Rubber Board is all set to start field trials for the first ever genetically modified (GM) rubber this month in Assam. The new crop is tolerant to drought and temperature extremes.

The variety is ready for field trials and planting will begin in the second fortnight of this month, said KN Raghavan, Executive Director, Rubber Board.

Asked whether the Board has conducted any testing before the field trials, Raghavan said laboratory tests were conducted using small nursery stage . Based on these studies, GM rubber plants exhibited better tolerance to drought and temperature extremes. This is a desirable trait for developing climate-resilience in rubber.

“We expect that the GM rubber can grow faster and therefore, the immaturity period may be shortened. But this can be tested only by conducting the field studies for which planting will be done this month”, Raghavan told BusinessLine when explaining about the difference between the GM and the non-GM rubber crop.

Releasing the new crop for commercial cultivation can be considered only after the successful completion of the proposed field trials which may take 10-15 years.

Also read: Natural rubber output up a tad despite Covid shutdown

To a question on why the field trials are carried out in Assam and any possible opposition from Kerala, he said the no objection certificate from the State is a mandatory requirement for conducting any field trials using GM plants. Kerala did not grant permission for conducting field trials of GM rubber plants.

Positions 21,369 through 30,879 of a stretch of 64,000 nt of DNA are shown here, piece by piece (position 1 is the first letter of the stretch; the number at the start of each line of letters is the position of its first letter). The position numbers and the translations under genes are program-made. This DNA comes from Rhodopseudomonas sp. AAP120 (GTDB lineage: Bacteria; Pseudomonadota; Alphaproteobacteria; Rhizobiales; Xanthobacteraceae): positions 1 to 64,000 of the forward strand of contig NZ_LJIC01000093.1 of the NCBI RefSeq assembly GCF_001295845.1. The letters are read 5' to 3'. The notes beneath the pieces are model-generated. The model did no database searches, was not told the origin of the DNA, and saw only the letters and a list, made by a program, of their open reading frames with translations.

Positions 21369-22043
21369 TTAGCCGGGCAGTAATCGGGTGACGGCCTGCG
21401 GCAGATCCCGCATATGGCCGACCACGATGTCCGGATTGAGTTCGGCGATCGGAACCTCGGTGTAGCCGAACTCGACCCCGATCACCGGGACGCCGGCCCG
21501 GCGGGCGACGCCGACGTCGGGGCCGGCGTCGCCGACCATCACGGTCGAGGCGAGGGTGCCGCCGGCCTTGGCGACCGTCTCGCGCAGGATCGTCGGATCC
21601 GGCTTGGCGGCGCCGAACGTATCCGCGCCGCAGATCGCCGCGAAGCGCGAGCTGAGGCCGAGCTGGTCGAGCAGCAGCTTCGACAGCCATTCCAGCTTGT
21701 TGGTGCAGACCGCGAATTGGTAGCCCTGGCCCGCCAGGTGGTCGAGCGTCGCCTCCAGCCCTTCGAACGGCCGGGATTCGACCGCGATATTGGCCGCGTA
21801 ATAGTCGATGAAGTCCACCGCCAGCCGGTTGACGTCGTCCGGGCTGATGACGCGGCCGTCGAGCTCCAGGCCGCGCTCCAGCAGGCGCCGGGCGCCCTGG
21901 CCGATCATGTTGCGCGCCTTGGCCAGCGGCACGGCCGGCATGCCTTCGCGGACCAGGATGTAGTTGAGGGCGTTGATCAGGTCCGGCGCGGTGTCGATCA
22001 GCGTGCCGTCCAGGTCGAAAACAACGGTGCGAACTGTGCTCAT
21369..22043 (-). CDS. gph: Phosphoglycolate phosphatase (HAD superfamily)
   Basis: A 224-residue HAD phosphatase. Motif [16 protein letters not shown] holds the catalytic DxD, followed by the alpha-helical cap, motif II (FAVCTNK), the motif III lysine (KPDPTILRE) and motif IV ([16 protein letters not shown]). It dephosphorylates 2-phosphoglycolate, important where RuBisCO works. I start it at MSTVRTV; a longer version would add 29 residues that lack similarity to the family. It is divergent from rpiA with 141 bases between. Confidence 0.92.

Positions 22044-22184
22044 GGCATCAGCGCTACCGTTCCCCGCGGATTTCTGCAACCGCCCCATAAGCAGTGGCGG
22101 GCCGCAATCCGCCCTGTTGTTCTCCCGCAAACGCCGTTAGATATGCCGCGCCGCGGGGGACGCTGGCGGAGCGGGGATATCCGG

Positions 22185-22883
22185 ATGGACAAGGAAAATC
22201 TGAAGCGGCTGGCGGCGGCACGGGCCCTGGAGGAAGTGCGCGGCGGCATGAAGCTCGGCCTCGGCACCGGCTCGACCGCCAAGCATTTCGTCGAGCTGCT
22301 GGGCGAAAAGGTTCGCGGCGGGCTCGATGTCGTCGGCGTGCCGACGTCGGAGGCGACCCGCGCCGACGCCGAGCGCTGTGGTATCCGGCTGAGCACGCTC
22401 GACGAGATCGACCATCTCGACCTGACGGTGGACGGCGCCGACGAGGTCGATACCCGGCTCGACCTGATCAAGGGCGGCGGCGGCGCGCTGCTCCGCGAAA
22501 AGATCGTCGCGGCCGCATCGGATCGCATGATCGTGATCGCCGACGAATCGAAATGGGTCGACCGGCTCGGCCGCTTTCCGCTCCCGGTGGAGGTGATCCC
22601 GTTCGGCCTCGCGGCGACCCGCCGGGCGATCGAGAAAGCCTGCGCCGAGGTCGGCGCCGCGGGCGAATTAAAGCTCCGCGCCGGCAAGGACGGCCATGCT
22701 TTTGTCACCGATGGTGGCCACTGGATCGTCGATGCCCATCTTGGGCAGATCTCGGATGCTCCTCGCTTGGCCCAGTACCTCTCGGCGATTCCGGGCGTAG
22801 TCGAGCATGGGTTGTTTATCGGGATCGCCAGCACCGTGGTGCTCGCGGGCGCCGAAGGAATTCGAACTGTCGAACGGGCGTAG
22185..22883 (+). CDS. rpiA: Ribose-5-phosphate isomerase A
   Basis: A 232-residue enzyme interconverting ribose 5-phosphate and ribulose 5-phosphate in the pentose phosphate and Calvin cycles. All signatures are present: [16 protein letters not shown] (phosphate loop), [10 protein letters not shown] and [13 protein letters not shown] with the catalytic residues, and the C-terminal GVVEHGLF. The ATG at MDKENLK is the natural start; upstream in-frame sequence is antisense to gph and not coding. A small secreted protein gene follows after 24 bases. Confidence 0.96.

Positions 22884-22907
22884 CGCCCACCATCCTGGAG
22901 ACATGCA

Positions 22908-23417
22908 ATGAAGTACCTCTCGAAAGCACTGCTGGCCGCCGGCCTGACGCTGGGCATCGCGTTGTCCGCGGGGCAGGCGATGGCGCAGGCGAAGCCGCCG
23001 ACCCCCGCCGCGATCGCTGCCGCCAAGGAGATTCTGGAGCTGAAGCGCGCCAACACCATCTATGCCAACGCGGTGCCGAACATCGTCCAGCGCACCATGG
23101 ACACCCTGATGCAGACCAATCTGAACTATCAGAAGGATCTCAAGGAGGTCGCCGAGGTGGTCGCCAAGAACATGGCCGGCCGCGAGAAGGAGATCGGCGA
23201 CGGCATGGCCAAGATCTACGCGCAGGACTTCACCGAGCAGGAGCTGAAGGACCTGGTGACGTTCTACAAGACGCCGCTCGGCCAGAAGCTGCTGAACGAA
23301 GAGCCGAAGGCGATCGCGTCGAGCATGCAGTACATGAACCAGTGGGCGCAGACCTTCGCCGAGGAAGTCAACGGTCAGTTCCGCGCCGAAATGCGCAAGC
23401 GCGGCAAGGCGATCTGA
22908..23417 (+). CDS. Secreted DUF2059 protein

The Board had approached Kerala, Maharashtra, Karnataka, Tamil Nadu, Odisha, West Bengal seeking permission for field trials. “We have received a positive response only from Assam,” he said.

Raghavan expressed hope that the success of field trials would lead Assam to emerge as a key rubber growing State in India.

Meanwhile, the Board has taken the initiative to plant rubber in two lakh hectares in the north-eastern States as part of the ₹1,100-crore five-year project taken up by the Automotive Tyre Manufacturers’ Association (ATMA). The cultivation on a limited scale commences this month. Due to Covid restrictions and limited availability of plants, the project in the first year commenced with 10,000 hectares.

According to Board officials, ATMA will extend financial support of ₹50,000 per hectare by a credit-linked scheme or by direct payment for planting materials. The planting materials will be mainly sourced from Kerala nurseries.